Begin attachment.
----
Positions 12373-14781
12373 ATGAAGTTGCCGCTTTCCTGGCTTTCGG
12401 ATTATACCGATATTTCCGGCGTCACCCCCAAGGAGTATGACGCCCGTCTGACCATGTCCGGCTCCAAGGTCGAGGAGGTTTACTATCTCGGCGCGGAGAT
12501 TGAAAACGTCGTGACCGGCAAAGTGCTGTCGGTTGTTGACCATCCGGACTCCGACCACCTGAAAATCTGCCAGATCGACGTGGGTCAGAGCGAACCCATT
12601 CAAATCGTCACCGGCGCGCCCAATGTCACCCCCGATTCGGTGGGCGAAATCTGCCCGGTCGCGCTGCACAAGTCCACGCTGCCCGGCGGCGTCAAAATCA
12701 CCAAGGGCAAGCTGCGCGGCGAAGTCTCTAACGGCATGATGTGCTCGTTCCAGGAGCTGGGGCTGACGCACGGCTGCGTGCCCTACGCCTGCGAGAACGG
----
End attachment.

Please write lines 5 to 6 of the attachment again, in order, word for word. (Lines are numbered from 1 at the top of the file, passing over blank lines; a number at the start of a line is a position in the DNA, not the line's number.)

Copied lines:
12601 CAAATCGTCACCGGCGCGCCCAATGTCACCCCCGATTCGGTGGGCGAAATCTGCCCGGTCGCGCTGCACAAGTCCACGCTGCCCGGCGGCGTCAAAATCA
12701 CCAAGGGCAAGCTGCGCGGCGAAGTCTCTAACGGCATGATGTGCTCGTTCCAGGAGCTGGGGCTGACGCACGGCTGCGTGCCCTACGCCTGCGAGAACGG